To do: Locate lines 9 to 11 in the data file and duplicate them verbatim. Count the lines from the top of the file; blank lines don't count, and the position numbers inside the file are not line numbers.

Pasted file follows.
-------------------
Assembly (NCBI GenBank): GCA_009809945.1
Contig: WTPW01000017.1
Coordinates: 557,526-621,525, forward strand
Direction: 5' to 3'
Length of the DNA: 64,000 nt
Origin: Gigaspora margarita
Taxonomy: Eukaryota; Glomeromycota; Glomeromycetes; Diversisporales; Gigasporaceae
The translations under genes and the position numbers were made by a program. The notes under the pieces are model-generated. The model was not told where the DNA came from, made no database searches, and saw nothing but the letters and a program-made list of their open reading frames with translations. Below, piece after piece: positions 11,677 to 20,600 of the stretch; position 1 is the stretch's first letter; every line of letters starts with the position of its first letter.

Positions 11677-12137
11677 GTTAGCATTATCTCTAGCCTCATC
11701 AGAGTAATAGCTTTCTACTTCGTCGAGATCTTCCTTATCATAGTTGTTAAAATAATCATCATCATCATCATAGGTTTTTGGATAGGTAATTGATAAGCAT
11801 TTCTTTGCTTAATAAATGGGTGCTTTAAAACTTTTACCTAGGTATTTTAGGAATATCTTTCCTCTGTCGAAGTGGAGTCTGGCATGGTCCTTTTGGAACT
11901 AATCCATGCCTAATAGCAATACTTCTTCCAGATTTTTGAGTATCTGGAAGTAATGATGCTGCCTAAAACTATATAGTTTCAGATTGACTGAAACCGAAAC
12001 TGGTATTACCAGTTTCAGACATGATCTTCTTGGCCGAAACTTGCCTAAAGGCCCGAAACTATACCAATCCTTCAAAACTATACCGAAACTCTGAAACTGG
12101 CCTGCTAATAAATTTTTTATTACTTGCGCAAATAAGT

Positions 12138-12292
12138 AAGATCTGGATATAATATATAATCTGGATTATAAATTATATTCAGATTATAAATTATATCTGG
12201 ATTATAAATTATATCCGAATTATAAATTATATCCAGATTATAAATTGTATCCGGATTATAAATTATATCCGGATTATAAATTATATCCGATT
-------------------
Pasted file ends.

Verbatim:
Positions 11677-12137
11677 GTTAGCATTATCTCTAGCCTCATC
11701 AGAGTAATAGCTTTCTACTTCGTCGAGATCTTCCTTATCATAGTTGTTAAAATAATCATCATCATCATCATAGGTTTTTGGATAGGTAATTGATAAGCAT